June 27, 2009 - Normalization of the Occupation
I returned to Hares after taking 2 days to go to Deir Ibzi'a and Jerusalem to pick up and mail embroidery home and also to see Arla off to the airport. That meant that I missed going to one of the Friday demonstrations against the wall. (I usually go to the one in Bil'in and I was especially sorry that I missed this one because Naomi Klein was there!) I just read the reports about them and they seemed to unfold as usual, fortunately with no serious casualties.
So the demonstrations continue week after week. As does wall construction, land confiscation, settlement building, settler/army violence. Every week the Palestinian Center for Human Rights (PCHR) issues a report and from week to week they are depressingly similar. (Here is a link to the one for this week which actually is relatively tame:
The occupation has become normalized. Horrible, intolerable circumstances have become the substance of daily life in Palestine.
Last Tuesday Israel's internal security minister, Yitzhak Aharonivitch, a member of an extremest right-wing party, made an unannounced visit to the Temple Mount (3rd most holy place in Islam), supposedly to assess the adequacy of police deployment in the area. He was accompanied by Israel's police commissioner and senior police officers. His spokesman told Reuters that the visit was coordinated with the Muslim Waqf, however, the Waqf foundation called the visit a "provocative entry to the holy site, which may complicate the sensitive situation."
You may recall that it was a visit to the Temple Mount nine years ago by Ariel Sharon that sparked the second Intifada. This time, the provocative visit was tolerated with nary a response. Did the story even reach U.S. media?
The checkpoints have also become normal despite the fact that they choke the economy, restrict education and access to medical care (even in emergency situations) and basically keep Palestinians in an open air prison. On my way to Jerusalem with Arla, we had to go through Qalandia, the major checkpoint between Ramallah and Jerusalem. It is a huge and high-tech processing station where Palestinians are required to proceed through incredibly narrow cage-like aisles to incredibly tiny cage-like turnstiles that are completely controlled by soldiers who are virtually hidden behind steel and bullet-proof glass. Often, with a push of a button and a sickening click, the turnstile will lock with someone inside. The soldiers bark orders through an intercom that is turned up to a decibel level that I'm sure would violate OSHA standards. Furthermore, the soldiers routinely belittle and humiliate Palestinians as they pass through. (Of course it is only the Palestinians with Jerusalem IDs that even have the privilege of passing through this particular checkpoint.) As Arla and I followed the Palestinians off the bus to go through this disgusting labyrinth I marveled at the acceptance and matter of fact attitudes around me. Surely this is insane. But, no, I told myself. This is just their ordinary daily life.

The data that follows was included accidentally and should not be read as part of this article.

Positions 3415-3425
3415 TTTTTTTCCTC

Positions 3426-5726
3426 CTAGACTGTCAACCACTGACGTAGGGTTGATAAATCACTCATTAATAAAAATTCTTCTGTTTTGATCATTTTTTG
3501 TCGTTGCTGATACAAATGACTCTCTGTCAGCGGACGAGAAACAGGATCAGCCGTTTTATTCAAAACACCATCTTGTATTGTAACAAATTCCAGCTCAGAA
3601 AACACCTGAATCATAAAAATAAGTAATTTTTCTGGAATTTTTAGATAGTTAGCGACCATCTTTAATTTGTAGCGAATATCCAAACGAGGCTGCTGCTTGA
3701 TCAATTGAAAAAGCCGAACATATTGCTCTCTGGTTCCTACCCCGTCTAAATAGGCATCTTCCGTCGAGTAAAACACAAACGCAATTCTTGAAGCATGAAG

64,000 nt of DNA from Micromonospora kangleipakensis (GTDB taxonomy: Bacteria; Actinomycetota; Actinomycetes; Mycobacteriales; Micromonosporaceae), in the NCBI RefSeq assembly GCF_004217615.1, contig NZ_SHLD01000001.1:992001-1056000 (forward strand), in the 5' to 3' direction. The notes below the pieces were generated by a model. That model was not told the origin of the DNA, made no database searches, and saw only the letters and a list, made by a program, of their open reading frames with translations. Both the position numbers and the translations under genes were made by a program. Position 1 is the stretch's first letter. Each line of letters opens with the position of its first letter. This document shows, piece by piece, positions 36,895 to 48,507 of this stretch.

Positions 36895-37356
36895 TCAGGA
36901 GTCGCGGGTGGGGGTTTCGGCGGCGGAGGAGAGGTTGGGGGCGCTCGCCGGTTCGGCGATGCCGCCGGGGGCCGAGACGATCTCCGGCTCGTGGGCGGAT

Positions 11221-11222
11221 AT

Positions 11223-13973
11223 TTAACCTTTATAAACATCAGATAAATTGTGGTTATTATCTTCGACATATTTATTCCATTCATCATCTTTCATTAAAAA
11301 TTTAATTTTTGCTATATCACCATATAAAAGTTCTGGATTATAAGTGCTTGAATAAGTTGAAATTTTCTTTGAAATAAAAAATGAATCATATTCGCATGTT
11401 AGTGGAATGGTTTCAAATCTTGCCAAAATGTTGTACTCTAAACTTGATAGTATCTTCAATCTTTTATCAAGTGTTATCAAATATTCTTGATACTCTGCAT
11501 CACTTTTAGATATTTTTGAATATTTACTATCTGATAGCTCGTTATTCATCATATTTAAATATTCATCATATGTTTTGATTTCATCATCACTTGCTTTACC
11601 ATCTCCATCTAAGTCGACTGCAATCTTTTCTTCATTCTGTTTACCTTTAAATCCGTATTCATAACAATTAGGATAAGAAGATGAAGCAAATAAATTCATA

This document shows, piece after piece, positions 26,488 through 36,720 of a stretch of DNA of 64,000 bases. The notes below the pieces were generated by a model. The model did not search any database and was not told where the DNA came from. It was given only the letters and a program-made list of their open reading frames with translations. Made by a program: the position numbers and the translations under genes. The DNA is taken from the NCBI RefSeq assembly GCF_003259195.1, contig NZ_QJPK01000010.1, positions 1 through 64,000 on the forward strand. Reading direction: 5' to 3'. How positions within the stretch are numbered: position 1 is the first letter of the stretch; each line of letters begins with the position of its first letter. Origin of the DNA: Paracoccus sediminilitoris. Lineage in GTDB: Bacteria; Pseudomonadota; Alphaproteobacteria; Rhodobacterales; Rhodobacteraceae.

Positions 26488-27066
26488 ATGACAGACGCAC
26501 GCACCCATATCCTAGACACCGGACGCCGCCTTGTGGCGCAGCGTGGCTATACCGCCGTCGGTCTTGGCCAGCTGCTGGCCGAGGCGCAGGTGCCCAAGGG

This link is a video of it, not the best video, but it gives a small sense of this monstrosity.
For me, the most heinous normalcy is the routine arrest, detainment, imprisonment and torture of virtually the entire male population of Palestine at some point in their lives, sometimes even as children. Just a few weeks before I arrived in Hares the army came through and rounded up 150 boys, blindfolded and handcuffed them so tightly their hands turned blue and beat many of them. The story can be found at this link:
And no Palestinian man is immune to this. A young award-winning Palestinian journalist who was even under diplomatic escort was beaten and tortured upon his return home to Gaza after having accepted a prestigious award in London.
The picture at the top of this posting was taken yesterday. Beth and I were traveling on a bus to Ramallah to hear Naomi Klein. We saw 3 jeeps and soldiers ahead blocking the road. We assumed it was a flying checkpoint, but to our surprise the bus just veered around it. I randomly stuck my camera up in the air towards the window on the other side of the bus and snapped a picture, figuring I might get a good picture of a flying checkpoint. But when I looked at the picture, I saw that this wasn't a flying check point at all. There was a young man, blindfolded and handcuffed being detained. Although Beth and I were immediately alarmed, everyone else on the bus seemed to just grimly go on with their ride.